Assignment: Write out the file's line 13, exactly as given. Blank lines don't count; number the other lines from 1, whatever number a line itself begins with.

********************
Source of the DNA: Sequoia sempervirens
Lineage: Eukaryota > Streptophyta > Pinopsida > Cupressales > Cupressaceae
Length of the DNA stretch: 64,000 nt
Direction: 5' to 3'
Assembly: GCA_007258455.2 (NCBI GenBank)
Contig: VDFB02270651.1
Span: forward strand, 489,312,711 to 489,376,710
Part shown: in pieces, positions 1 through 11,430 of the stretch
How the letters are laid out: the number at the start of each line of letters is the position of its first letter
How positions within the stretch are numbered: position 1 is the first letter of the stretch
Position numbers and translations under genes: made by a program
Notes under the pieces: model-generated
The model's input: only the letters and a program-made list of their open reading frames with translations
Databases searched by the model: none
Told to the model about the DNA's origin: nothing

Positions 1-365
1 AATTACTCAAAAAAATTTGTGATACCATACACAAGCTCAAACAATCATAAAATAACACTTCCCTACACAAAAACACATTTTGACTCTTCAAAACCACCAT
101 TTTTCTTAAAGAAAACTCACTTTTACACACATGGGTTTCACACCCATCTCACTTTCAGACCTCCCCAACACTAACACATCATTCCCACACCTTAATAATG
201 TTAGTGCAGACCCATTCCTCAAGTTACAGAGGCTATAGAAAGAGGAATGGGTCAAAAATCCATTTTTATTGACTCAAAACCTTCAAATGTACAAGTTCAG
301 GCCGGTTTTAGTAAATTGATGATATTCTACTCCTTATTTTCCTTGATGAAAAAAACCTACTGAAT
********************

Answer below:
The model's input: only the letters and a program-made list of their open reading frames with translations